Coconut Festival on Kauai’s Coconut Coast showcases creative dishes
This month a celebration of the Polynesian food staple took place.
No picture of paradise is complete without a tall and slender coconut tree. Of course, for early Hawaiian settlers, the coconut tree was more a symbol of survival than a carefree oasis. The coconut seed, fruit, husk and palm provided islanders with the raw materials to make clothing, thatched housing, furniture, baskets, brooms, musical instruments, soap and shampoo. And while many of these uses have gone by the wayside, the coconut continues, thousands of years later, to be regarded as a trendy and delicious food. We might no longer be keen to shimmy up the trunk of a 70-foot tree to claim our next drink, but we enthusiastically consume coconut water by the boxful and order up coconut milk lattes from Starbucks like they’re going out of style.
On Kauai this month, a celebration of this enduring Polynesian food staple took shape in the form of a cook-off. Drawing eight of the Garden Isle’s top chefs under a single tent at Kapaa Beach Park, the October 1 event was part of the Kapaa Business Association’s 20th annual Coconut Festival. Tasting Kauai, which hosts weekly food tours and a farmers’ market class, was the event sponsor.
The competition went like this: With an hour on the clock, chefs from island eateries including Oasis on the Beach, Kauai Beer Company and Hanai Market worked in pairs to create unique and tasty foods in which coconut is featured as a star ingredient. The teams, paired together at random, were given access to fresh coconut, as well as coconut cream, milk, water and sprouts, plus a bounty of other locally harvested ingredients, from shrimp and venison to cranberry beans and sugarcane stalks. At the end of the hour, the four teams presented their creations to a panel of judges, which included celebrity chef and Pacific Rim cuisine pioneer Sam Choy.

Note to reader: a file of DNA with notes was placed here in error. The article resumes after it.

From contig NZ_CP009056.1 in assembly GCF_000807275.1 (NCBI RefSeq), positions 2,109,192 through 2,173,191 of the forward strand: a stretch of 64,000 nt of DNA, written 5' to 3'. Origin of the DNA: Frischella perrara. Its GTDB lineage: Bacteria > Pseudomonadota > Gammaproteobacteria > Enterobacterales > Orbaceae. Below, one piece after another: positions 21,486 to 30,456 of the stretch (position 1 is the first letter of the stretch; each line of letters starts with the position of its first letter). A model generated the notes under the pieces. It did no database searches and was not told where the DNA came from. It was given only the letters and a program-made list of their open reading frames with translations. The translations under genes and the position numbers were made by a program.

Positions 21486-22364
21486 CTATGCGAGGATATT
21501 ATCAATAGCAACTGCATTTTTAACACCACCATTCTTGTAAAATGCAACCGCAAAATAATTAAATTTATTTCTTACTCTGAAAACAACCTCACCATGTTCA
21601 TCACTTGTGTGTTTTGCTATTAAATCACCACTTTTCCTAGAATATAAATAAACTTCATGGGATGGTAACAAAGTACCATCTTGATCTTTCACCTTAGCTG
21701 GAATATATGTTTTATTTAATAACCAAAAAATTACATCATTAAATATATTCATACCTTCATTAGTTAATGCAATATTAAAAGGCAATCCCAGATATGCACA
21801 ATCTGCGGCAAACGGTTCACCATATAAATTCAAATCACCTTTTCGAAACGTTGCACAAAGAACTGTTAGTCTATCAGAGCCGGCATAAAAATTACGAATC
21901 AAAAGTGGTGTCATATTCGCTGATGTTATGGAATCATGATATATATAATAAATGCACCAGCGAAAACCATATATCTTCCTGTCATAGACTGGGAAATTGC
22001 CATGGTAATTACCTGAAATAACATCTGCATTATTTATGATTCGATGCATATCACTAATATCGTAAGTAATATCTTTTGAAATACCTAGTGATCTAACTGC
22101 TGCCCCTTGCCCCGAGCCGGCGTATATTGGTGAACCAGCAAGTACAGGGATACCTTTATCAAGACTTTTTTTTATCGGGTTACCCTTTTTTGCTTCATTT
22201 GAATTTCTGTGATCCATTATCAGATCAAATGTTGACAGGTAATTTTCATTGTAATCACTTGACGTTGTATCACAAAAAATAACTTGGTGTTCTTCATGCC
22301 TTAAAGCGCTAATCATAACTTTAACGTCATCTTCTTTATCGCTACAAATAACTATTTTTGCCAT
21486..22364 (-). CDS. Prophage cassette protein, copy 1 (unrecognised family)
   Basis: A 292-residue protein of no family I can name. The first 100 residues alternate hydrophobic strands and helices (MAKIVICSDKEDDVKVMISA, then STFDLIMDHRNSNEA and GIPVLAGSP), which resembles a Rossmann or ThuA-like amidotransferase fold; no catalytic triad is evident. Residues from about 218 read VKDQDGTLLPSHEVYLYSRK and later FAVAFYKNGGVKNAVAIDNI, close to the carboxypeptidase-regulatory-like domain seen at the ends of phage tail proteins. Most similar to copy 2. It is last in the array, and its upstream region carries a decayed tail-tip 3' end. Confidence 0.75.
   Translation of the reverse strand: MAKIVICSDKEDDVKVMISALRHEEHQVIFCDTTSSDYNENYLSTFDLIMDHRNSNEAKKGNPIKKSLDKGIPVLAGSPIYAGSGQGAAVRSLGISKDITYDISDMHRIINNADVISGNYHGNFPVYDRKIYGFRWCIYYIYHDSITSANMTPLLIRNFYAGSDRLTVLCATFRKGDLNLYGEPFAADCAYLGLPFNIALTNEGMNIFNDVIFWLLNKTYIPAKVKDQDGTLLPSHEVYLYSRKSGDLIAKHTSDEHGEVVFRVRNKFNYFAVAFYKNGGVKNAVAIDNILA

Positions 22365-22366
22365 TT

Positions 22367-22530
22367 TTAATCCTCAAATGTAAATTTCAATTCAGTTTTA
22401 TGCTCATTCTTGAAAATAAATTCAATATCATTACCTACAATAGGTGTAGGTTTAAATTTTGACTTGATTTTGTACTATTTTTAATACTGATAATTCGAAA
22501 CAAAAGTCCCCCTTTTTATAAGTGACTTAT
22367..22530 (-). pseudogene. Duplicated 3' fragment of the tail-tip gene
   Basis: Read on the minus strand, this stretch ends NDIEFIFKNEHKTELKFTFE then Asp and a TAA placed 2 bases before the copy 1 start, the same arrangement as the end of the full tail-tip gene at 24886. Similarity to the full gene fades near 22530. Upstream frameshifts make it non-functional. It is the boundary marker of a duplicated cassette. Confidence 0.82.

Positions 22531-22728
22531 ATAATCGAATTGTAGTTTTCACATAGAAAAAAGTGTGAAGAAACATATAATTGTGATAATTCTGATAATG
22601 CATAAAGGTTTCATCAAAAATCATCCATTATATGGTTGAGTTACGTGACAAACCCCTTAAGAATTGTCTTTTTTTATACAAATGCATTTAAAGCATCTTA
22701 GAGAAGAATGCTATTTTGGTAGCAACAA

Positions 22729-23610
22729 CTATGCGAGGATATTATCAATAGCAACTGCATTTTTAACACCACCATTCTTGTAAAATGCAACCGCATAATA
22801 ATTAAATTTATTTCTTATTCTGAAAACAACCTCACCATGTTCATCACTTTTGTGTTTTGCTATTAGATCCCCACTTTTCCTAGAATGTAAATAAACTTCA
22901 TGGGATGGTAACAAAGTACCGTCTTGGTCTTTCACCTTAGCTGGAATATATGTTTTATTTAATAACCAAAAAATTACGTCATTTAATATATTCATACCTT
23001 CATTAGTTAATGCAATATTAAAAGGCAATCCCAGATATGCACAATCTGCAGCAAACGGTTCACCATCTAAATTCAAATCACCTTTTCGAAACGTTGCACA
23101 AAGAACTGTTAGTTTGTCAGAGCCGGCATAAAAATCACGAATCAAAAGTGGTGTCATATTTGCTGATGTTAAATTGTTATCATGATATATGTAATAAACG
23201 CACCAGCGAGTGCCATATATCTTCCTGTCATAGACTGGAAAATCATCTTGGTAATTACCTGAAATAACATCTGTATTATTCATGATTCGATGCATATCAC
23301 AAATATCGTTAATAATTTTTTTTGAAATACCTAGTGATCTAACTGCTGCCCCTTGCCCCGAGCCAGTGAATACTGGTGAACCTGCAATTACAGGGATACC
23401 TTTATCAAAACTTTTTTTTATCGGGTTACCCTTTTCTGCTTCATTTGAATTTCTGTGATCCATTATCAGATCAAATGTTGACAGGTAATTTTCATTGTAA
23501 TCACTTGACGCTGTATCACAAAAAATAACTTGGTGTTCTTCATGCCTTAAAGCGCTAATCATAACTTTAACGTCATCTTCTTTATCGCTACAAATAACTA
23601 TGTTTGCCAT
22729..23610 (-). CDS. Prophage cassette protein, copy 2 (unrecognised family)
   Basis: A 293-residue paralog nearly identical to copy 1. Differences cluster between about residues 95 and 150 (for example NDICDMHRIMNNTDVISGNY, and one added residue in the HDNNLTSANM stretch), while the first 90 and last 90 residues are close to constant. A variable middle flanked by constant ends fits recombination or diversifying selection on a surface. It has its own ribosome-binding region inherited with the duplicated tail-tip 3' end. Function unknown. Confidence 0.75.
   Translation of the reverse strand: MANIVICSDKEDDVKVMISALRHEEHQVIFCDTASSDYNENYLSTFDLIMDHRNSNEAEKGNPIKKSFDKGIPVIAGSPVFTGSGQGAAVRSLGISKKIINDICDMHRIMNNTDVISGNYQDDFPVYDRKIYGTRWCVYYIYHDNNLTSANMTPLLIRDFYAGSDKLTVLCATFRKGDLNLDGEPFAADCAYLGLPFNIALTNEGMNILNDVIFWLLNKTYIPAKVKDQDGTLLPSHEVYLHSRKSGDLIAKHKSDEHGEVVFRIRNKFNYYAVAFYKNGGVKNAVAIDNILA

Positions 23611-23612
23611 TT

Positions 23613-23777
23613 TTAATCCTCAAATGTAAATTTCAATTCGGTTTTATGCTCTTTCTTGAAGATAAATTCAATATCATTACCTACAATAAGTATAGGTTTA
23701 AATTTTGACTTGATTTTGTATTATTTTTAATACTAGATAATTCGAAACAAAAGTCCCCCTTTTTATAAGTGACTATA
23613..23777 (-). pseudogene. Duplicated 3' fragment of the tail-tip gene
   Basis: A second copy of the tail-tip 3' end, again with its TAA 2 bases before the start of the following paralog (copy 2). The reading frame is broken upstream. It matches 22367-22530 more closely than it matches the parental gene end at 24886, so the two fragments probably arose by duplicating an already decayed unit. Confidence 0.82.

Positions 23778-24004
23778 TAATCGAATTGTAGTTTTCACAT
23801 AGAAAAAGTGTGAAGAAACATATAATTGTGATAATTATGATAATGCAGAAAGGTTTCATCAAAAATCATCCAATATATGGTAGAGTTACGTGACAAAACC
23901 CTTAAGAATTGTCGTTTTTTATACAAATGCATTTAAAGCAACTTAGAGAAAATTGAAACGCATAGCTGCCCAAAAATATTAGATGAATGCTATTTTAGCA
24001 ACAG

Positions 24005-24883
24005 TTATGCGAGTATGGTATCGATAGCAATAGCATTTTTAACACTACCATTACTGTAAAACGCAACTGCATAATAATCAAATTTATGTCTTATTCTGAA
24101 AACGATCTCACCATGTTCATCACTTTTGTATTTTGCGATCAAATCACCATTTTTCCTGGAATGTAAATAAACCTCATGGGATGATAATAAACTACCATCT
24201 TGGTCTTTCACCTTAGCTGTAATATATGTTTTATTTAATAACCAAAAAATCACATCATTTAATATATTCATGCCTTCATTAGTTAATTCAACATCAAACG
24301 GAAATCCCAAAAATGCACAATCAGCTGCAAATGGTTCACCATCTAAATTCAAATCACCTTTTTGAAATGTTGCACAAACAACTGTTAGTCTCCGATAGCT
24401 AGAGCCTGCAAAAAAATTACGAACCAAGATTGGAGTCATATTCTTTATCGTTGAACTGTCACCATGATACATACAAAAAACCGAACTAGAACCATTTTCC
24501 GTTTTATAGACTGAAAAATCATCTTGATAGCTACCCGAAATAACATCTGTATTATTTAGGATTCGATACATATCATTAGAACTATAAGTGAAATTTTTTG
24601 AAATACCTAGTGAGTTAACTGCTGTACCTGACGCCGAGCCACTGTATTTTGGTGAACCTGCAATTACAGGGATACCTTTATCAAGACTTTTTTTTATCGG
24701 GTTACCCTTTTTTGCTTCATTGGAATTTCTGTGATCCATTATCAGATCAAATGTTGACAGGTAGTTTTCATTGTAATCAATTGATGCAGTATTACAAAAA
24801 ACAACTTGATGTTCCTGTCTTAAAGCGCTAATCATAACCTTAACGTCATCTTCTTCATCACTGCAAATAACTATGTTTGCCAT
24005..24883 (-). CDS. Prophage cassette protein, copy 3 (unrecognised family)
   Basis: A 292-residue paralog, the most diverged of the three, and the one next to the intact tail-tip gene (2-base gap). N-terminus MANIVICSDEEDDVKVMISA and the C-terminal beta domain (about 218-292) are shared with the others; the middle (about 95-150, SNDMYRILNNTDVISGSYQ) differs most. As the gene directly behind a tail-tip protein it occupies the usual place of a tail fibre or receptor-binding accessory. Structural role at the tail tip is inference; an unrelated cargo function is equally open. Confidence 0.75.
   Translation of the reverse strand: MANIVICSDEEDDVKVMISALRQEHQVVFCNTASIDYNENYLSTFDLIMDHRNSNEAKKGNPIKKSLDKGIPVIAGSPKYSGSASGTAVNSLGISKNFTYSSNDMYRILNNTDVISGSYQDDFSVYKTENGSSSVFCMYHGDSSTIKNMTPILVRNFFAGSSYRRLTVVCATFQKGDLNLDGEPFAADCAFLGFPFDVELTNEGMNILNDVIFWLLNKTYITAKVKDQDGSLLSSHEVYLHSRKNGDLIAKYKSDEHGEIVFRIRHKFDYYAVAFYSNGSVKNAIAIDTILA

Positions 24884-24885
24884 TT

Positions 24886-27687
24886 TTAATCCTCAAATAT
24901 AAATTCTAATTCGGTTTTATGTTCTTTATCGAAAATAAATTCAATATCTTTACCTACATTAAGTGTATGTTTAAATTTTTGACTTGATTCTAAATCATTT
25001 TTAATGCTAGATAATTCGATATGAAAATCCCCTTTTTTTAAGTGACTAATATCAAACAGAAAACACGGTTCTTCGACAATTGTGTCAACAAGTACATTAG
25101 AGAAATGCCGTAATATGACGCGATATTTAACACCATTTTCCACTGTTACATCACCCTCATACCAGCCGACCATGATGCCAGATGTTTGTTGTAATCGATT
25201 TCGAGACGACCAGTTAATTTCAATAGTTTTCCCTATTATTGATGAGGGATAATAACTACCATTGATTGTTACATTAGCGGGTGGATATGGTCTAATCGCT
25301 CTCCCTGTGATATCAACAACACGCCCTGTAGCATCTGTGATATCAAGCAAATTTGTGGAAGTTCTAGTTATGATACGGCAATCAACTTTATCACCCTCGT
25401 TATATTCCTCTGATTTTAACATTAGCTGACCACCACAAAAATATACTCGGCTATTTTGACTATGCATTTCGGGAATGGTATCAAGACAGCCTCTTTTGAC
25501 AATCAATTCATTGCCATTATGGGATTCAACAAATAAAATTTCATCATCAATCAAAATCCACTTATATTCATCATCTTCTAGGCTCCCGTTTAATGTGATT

Drawing from a plentiful spread of donated meats, seafood and produce, the chefs concocted meals as diverse as their culinary backgrounds. There was a Vietnamese-style baguette filled with coconut-braised lamb, cilantro and green papaya. Another team crafted plates of slightly spicy bok choy, bacon and coconut salad served over wedges of kalo (taro)—a masterpiece bursting with one-of-a-kind flavors.
But it was the plate of shrimp and coconut-infused grits topped with a sugarloaf pineapple and coconut sugar salsa that earned the highest scores during two rounds of competition. Rodman Machado of Kauai Beach Resort and Thomas Fuquay of Nom Breakfast & Burgers—the shrimp and grits’ innovative creators—took home the top prize. Creativity, quick thinking and, no doubt, culinary expertise, proved to be the winningest traits of the day.